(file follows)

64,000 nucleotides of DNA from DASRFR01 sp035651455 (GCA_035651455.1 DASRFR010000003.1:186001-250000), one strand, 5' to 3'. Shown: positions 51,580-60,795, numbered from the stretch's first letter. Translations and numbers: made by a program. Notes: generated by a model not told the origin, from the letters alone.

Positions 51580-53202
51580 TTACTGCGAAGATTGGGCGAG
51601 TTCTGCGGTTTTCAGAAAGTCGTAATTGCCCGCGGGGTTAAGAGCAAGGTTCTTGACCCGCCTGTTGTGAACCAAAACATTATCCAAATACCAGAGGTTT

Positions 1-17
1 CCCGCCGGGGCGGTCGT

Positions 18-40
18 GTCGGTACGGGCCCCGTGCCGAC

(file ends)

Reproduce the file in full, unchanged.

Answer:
64,000 nucleotides of DNA from DASRFR01 sp035651455 (GCA_035651455.1 DASRFR010000003.1:186001-250000), one strand, 5' to 3'. Shown: positions 51,580-60,795, numbered from the stretch's first letter. Translations and numbers: made by a program. Notes: generated by a model not told the origin, from the letters alone.

Positions 51580-53202
51580 TTACTGCGAAGATTGGGCGAG
51601 TTCTGCGGTTTTCAGAAAGTCGTAATTGCCCGCGGGGTTAAGAGCAAGGTTCTTGACCCGCCTGTTGTGAACCAAAACATTATCCAAATACCAGAGGTTT

Positions 1-17
1 CCCGCCGGGGCGGTCGT

Positions 18-40
18 GTCGGTACGGGCCCCGTGCCGAC